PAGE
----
Writing in the Washington Post, Afshin Molavi wants to know what happened to the hope and change crowd once Iranians took to the streets:
One Iranian demonstrator e-mailed me: “Where are the American actors, the writers, the university professors, the intellectuals?” I would add to this patriot’s list: Where are the labor unions, teachers unions, science academies, university students and ordinary Americans from all walks of life who took to U.S. streets last year to back an unlikely presidential candidate whose motto of hope and change is mirrored by Iranians half a world away?
Come on, didn’t the Iranian demonstrator hear? All those folks made their web pages green. And they even took the time to click yes when prompted to join supportive Facebook groups. What does he think this country is – some kind of testament to the enduring fight for freedom and consensual government?
All those Obama supporters are actually replicating their campaign season activism. Remember, Obama’s tidal wave of support was most readily identifiable in virtual form. He won the war of the web above all else. He raised half a billion dollars online and had an email list of 13 million names. We shouldn’t be surprised if mouse-click donors don’t make the best global liberation army.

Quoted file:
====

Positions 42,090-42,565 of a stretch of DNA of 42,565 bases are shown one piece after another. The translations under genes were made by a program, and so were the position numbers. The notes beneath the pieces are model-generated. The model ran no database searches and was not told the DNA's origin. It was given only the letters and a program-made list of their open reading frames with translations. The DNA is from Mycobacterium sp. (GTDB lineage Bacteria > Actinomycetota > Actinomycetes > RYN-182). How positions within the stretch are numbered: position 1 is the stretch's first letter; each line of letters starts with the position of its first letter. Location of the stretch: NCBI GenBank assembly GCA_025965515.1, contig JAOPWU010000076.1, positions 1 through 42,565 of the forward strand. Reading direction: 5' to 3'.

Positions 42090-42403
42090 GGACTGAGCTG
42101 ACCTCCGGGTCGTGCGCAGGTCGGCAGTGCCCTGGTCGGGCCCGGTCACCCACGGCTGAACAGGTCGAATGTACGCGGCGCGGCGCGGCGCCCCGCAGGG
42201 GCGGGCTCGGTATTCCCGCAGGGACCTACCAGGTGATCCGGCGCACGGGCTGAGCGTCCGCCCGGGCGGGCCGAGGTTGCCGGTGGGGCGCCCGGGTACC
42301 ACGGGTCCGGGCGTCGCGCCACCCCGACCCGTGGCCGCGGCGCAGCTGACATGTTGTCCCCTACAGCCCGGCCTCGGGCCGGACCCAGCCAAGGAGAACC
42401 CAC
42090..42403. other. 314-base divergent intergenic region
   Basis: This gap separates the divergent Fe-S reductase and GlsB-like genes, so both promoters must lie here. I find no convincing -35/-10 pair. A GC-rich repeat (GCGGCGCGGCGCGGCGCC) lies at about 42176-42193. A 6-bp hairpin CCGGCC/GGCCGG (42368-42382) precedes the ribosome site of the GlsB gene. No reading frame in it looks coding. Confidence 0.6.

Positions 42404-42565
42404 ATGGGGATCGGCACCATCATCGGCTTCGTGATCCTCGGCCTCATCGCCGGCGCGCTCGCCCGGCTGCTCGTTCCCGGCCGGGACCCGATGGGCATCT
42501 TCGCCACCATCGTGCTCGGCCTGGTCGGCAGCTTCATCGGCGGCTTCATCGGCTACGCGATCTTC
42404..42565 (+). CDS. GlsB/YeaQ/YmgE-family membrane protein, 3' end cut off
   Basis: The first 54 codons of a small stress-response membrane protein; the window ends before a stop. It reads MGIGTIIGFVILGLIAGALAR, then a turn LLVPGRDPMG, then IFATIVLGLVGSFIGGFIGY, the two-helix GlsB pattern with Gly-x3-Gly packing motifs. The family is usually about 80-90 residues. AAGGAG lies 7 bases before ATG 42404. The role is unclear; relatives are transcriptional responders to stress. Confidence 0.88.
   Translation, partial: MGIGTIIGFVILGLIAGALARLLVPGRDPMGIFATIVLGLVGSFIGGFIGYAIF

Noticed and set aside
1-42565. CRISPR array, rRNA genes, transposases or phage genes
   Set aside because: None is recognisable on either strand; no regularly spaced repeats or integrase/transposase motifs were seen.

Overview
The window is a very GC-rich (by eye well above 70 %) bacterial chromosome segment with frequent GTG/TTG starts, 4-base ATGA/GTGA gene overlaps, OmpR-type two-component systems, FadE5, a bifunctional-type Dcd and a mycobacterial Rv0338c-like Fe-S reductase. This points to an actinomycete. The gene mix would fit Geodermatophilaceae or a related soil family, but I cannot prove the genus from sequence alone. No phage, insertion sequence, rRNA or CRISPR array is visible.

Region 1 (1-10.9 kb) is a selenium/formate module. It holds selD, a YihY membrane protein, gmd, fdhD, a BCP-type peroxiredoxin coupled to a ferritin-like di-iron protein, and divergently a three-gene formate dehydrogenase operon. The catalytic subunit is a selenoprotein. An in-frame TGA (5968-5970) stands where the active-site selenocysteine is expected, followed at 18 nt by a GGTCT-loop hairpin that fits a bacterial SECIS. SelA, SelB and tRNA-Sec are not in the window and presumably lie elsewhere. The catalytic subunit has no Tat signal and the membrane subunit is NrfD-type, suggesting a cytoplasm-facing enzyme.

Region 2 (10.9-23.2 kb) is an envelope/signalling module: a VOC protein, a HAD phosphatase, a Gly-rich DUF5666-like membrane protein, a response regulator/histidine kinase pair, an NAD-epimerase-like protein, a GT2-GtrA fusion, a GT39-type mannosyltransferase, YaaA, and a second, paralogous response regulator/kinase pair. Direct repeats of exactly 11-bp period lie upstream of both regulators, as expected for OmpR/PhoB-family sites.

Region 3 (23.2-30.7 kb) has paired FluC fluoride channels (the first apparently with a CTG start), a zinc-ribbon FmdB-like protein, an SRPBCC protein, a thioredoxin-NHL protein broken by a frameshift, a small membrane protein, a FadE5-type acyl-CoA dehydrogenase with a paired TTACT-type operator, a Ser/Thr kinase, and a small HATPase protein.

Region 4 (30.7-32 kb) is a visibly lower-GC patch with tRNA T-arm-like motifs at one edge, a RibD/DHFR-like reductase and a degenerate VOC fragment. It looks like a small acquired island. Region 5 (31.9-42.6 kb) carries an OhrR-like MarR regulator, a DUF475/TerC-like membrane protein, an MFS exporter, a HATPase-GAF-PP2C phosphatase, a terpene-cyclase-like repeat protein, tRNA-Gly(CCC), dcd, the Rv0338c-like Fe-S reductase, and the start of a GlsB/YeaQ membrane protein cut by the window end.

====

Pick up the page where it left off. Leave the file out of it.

The West’s faith in the unifying and redemptive powers of the Internet threatens a vital tradition of righteous revolt. It’s not enough that every revolution these days is a pleasingly colored and “velvet” one. Each burst of people power must also allow us to “participate” in the liberation from our laptops. Of course, no one captures the self-congratulatory nature of the bogus change-virtual activism nexus better than the Beagle Blogger. Take it away, Andrew:
By removing the bogeyman of Bush (a moniker deserved or not), and electing Obama, Americans made this opening [in Iran] possible. Obama’s Cairo speech undercut the regime’s prime defense mechanism: demonization of America. The Internet did the rest.
Easy as that. How better to celebrate our effort than with some virtual fireworks on the Fourth of July.